REFINEMENT

record that one equivalence relation refines another
```Major Section:  RULE-CLASSES
```

See rule-classes for a general discussion of rule classes and how they are used to build rules from formulas. An example `:``corollary` formula from which a `:refinement` rule might be built is:

```Example:
(implies (bag-equal x y) (set-equal y x)).
```
Also see defrefinement.

```General Form:
(implies (equiv1 x y) (equiv2 x y))
```
`Equiv1` and `equiv2` must be known equivalence relations. The effect of such a rule is to record that `equiv1` is a refinement of `equiv2`. This means that `equiv1` `:``rewrite` rules may be used while trying to maintain `equiv2`. See equivalence for a general discussion of the issues.

The macro form `(defrefinement equiv1 equiv2)` is an abbreviation for a `defthm` of rule-class `:refinement` that establishes that `equiv1` is a refinement of `equiv2`. See defrefinement.

Suppose we have the `:``rewrite` rule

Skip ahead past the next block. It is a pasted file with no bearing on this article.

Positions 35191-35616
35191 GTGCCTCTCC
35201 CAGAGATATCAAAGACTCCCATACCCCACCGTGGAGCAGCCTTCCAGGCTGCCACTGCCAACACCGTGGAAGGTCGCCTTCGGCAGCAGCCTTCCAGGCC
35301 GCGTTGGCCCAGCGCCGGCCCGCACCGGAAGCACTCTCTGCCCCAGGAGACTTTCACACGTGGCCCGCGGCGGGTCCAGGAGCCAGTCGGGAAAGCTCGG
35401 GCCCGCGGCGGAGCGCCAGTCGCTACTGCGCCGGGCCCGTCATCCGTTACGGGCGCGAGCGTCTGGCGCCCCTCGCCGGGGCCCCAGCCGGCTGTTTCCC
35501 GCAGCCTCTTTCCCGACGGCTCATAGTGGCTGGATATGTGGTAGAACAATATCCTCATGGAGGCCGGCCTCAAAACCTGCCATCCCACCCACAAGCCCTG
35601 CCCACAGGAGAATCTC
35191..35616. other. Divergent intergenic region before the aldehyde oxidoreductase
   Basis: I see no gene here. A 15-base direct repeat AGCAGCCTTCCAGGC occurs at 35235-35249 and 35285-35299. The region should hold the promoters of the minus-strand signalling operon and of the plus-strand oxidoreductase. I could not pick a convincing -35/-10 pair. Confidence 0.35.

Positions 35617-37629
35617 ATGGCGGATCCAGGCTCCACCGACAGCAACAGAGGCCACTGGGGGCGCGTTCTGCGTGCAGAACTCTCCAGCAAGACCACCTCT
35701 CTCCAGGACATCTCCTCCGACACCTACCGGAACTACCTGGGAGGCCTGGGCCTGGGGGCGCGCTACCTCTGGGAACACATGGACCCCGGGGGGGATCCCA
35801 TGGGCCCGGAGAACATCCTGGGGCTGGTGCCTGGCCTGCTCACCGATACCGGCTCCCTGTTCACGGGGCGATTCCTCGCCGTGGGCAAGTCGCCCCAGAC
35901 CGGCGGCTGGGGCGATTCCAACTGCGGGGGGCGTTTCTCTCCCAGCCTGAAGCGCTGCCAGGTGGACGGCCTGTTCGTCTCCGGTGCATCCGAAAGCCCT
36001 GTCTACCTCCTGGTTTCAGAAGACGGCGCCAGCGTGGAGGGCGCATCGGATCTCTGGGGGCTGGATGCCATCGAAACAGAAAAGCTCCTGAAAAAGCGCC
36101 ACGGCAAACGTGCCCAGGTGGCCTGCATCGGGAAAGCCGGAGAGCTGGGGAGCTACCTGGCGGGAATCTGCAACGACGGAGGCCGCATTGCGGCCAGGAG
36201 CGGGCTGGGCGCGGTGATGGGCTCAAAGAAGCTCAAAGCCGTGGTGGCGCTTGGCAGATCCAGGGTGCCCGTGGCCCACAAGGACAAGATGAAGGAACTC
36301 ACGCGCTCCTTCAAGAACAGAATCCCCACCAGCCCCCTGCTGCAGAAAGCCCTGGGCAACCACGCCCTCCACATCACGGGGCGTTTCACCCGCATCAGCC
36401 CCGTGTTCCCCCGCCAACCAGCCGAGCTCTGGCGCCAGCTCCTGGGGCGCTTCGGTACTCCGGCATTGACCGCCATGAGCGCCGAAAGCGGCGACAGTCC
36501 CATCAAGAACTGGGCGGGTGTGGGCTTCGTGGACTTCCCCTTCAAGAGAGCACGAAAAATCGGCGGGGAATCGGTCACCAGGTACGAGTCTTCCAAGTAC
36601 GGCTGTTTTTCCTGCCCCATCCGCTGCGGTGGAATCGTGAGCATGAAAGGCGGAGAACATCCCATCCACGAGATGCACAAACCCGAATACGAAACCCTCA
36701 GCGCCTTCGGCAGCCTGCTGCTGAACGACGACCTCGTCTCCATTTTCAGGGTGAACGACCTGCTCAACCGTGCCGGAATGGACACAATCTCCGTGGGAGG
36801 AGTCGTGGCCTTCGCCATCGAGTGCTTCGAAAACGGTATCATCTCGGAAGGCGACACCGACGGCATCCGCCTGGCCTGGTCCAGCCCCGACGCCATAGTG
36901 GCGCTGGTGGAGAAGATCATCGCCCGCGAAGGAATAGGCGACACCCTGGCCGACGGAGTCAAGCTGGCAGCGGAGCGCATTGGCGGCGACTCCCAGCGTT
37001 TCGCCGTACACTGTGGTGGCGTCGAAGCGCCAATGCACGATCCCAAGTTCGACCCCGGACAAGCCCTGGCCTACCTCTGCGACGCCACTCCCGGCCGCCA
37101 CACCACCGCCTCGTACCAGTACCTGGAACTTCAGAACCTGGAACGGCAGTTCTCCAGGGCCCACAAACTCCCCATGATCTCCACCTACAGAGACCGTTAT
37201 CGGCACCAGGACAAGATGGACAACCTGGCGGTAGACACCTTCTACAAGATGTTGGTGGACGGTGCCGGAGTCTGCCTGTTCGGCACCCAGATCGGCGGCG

```(bag-equal (append a b) (append b a))
```
which states that `append` is commutative modulo bag-equality. Suppose further we have established that bag-equality refines set-equality. Then when we are simplifying `append` expressions while maintaining set-equality we use `append`'s commutativity property, even though it was proved for bag-equality.

Equality is known to be a refinement of all equivalence relations. The transitive closure of the refinement relation is maintained, so if `set-equality`, say, is shown to be a refinement of some third sense of equivalence, then `bag-equality` will automatially be known as a refinement of that third equivalence.

`:refinement` lemmas cannot be disabled. That is, once one equivalence relation has been shown to be a refinement of another, there is no way to prevent the system from using that information. Of course, individual `:``rewrite` rules can be disabled.

More will be written about this as we develop the techniques.